Sunday, November 20, 2011

Robots in Drag (when choices are limited, customize!)

As a mother to two little girls, who I generally really enjoy dressing,  I have also come to despise certain color combinations and motifs found all to commonly in girl's apparel.  I can't stand "bubble gum" pink.  Put pink together with white and purple?  UGH.  Add some lace and flowers and I just want to barf.....and to make it worse, the barf will show up as these colors are notorious for showing every single speck of kid gunk.
My latest trip to Target to find some shirts for Bea was pretty underwhelming.  As a former apparel graphic designer, I totally get why the market trends towards the "safe", and predictable when the economy is in the shitter.  But, that doesn't mean I'm going to go along with it.  Conversely, I don't believe in shelling out more than $30-$40 for a single item of "boutique" kids clothing.  So, I thrift.  I sew.  And as of lately, I customize.

The above shirt I found in the Target little boy's department.  I thought the colors were great for Bea.  The robots are cute (she likes robots).  But, I also thought that I could "girl it up" just a bit and add some personality.  After a little ribbon, a few rhinestones, a crocheted flower and some purple tulle, it became this......

All "girled up".  Without the usual stuff.....

I like how these two seem to be having a conversation.

A robot in a fuzzy blue boa and rhinestone earrings?  Why not?  My favorite though is the purple tutu.  It's like he's saying,  "hey, check out my tutu.  Isn't it cool?

This was a fun one.

Sunday, November 13, 2011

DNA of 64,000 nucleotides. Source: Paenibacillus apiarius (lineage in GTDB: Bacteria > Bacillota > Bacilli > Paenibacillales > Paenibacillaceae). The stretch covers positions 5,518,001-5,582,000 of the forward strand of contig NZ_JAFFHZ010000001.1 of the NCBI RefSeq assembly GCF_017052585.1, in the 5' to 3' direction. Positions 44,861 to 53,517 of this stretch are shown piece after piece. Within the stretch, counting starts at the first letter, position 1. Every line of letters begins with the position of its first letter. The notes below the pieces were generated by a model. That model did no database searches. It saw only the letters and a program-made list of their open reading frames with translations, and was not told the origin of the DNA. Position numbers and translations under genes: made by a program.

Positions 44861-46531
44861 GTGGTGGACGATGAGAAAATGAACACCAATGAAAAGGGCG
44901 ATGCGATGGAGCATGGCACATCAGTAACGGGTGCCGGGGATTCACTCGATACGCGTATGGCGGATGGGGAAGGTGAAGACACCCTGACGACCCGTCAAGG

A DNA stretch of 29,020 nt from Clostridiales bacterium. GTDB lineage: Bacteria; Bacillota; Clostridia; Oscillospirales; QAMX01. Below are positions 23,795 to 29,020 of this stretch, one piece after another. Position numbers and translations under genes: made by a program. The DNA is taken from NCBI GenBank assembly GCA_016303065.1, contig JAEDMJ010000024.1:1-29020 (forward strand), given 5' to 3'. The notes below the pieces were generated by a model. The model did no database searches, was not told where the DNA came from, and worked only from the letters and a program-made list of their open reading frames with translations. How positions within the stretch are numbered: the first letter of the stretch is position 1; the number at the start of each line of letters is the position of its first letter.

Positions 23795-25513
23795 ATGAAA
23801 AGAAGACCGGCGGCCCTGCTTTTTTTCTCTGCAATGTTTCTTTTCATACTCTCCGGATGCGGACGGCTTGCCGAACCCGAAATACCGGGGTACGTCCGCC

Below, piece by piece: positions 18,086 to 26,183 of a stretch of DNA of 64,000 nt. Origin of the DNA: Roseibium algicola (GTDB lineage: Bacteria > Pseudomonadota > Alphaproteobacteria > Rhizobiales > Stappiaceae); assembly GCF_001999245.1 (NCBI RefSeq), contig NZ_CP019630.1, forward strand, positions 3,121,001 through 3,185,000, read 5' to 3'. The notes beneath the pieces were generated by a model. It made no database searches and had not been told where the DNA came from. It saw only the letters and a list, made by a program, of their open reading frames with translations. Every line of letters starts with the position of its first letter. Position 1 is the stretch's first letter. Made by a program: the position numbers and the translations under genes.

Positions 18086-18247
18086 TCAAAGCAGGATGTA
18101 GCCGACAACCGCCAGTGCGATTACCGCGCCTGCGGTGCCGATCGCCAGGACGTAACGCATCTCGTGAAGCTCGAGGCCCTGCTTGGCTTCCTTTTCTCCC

Upcycled Cashmere.....what to do with a pile of thrifted sweaters

This is kind of a followup from a previous post, "The Cashmere Hoard", that I wrote last Spring.  I've continued to hack, scrap and sew my way through a giant bag of thrifted cashmere and wool sweaters, making the usual leg warmers but also three sweaters for Lola.

"Bunny People"

Lola, Easter 2011

My latest Lola sweater. 
Cashmere scrap appliqued mushrooms on a sweater made from a burgundy wool cardigan that I wore about 20 years ago along with brown cashmere ribbing.  The ribbing at the shoulders was actually the result of screwing up the armholes to where I needed to add fabric back in.  I love happy accidents.

Next, I will finally be making a sweater dress for Bea.

Wednesday, November 9, 2011

Cider Press Restoration (and subsequent cider enjoyed)

So, this actually happened over a month ago.  But, at the moment, I'm pinned down with a sleeping baby without access to my camera to download more pics of the stuff slated to be sold on ebay.  But I digress....

This was actually a fun, though time-consuming, dirty but ultimately rewarding project that I took on this past September.  The cider press has been in my family for about 50 years or so.  My uncle found it somewhere in Castle Rock, Washington and gave it to the Huson/Kiser clan since we had access to plenty of apples.  So, this was the press that we used to make cider when I was growing up.  I have very fond memories of it.

When I got a hold of it a few months ago, it was in pretty sad shape.  I didn't bother to take pics but basically I had to grind of years worth of rust and repaint.  The staves of the basket, originally fir, were filled with powder post beetle holes.  I found some locally grown and milled alder wood for replacements.  Also, new screws, new drain board (an Ikea carving board, which I carved additional drain channels into), new press disks (made from Doug fir) and new tamper.

Anyway, the big debut just happened to fall on the last sunny Saturday in early October.  With a small gathering of friends and neighbors, cider was pressed and enjoyed along with bratwurst, "blaukraut", fried potatoes, spinach salad, fresh pretzels and my mom's delicious raw apple cake.

 About 200 lbs. of apples were pressed, yeilding, I figure, about 5 gallons of cider.

Most of the cider was enjoyed fresh and taken home by our guests. The remaining is still fermenting!  And that will lead me to a separate posting later.